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UPCOMING EVENTS, BLOG AND NEW BOOKS
Sun is good for you you may live longer, study finds
Apr 28, 2016

Vitamin D Society urges re-examination of sun safety guidelines

Toronto – Swedish women who avoid sunshine shorten their lifespans by the same amount as smoking. This latest research was just published in the Journal of Internal Medicine. Like the Swedes, Canadians need to balance the benefits of sun exposure with the risks. It is not healthy to avoid sunshine, which provides the ultraviolet light that makes vitamin D, says the Vitamin D Society.

Between 1990 and 1992, 30,000 Swedish women were surveyed about risk factors for malignant melanoma the worst form of skin cancer. For the next 20 years, the women’s death records were followed. Those women with active sun exposure habits were at a lower risk of death from cardiovascular disease and causes of death other than cancer or heart disease, causes such as diabetes, multiple sclerosis and pulmonary disease.

Compared to those with the highest sun exposure, life expectancy for women who avoided sun was shorter by .6 to 2.1 years.
 

full story . . .
Vitamin D insufficiency, low rate of DNA methylation in black teens may increase disease risk
Apr 25, 2016

Low levels of vitamin D in black teens correlates with low activity of a major mechanism for controlling gene expression that may increase their risk of cancer and other disease, researchers report.

Their study measured D levels as well as levels of global DNA methylation in 454 healthy individuals age 14-18. In this group, 99 percent of the white teens had adequate vitamin D levels, 66 percent of the black teens were vitamin D-deficient and all the black teens had lower levels of methylation compared to their white peers, said Dr. Haidong Zhu, molecular geneticist at the Georgia Prevention Institute at the Medical College of Georgia at Augusta University.

When they looked at another group of 58 young black individuals also with low vitamin D and methylation levels who received varying doses of vitamin D supplements for 16 weeks, they found a dose response: the more vitamin D received, the higher the methylation activity, said Zhu, corresponding author of the study in the journal PLOS ONE.

"While much work remains, there appears to be a connection between healthy vitamin D levels and levels of DNA methylation," Zhu said. "We want to understand underlying mechanisms for how vitamin D insufficiency causes cancer, cardiovascular disease and immune system problems."

full story . . .
Vitamin D deficiency observed in children with type 1 diabetes
Apr 22, 2016

An American trial finds a high percentage of vitamin D deficiency in a large population of children with type 1 diabetes.

Researchers at the University of Pennsylvania School of Nursing looked to examine the association of 25-hydroxyvitamin D and blood glucose levels among children and adolescents with type 1 diabetes.

They recruited 197 children and adolescents and collected non-fasting blood samples to measure 25-hydroxyvitamin D and blood glucose levels. 23 per cent of the children were overweight; 13 per cent were obese.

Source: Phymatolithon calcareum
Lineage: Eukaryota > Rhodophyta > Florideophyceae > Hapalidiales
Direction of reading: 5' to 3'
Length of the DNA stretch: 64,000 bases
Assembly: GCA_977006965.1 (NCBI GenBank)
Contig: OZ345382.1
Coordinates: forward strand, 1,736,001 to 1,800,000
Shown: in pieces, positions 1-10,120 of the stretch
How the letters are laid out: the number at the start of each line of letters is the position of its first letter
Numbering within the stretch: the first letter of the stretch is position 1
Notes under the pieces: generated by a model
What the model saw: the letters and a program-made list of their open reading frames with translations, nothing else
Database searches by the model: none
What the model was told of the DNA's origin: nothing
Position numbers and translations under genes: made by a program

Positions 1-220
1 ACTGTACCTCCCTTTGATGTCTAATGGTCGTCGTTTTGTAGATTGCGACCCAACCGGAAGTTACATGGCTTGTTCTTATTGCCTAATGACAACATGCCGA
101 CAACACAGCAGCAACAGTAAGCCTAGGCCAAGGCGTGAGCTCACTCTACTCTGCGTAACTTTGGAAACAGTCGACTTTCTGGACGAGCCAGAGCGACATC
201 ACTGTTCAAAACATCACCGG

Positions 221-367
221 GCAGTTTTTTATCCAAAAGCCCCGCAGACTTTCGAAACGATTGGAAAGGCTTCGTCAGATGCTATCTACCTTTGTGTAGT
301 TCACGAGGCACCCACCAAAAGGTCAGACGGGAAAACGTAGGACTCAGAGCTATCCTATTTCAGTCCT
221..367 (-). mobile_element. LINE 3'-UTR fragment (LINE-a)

The Department of Health defines low vitamin D status as a plasma concentration of 25-hydroxyvitamin D below 25 nmol/l. The study results did not list a category as low as this but did find that 41 per cent of the participants had levels below 50 nmol/L.
 

full story . . .
The benefits of Vitamin D
Apr 21, 2016

Vitamin D helps the body absorb calcium efficiently so that it can grow and maintain strong bones and teeth. Too little vitamin D can lead to decreased levels of calcium and phosphorus, which can cause rickets in children. Too much can cause an overload of calcium to be deposited into the body, resulting in calcification of the kidneys and other soft tissues over time.

Our bodies are meant to get most of the vitamin D we need from the sun. But caution around too much sun exposure, urban living and having darker skin can contribute to vitamin D deficiency in many people.

full story . . .
Could staying out of the sun actually increase your cancer risk?
Apr 21, 2016

New research has found that women with high concentrations of vitamin D have a much lower chance of developing cancer. But even more striking is this: avoiding the sun may be as dangerous as smoking.

Nonsmokers who stayed out of the sun had a life expectancy similar to smokers who soaked up the most rays, according to a recent study involving nearly 30,000 Swedish women over 20 years.

Avoiding the sun “is a risk factor for death of a similar magnitude as smoking” the authors wrote in a recent issue of the Journal of Internal Medicine. Compared with those with the highest sun exposure, life expectancy for those who avoided sun dropped by 0.6 to 2.1 years.

Meanwhile, a study published recently in the journal PLOS ONE found a 67 per cent reduction in risk for all cancers in women with higher vitamin D levels.

full story . . .
Are You Getting the Amount of Vitamin D Your Heart Needs?
Apr 20, 2016

Vitamin D is proving to be the boost that most people need to help them improve their heart function, but many Americans may not be getting enough of it, a top doctor says.
  
"Studies are showing what we’ve been finding all along – that vitamin D can lead to a dramatic improvement in heart function," Dr. Chauncey Crandall tells Newsmax Health

“Not only that, but vitamin D also has a host of other benefits. Studies also show that people who are deficient in vitamin D are also at greater risk for high blood pressure and diabetes, and there’s also evidence that this vitamin helps improve mood.”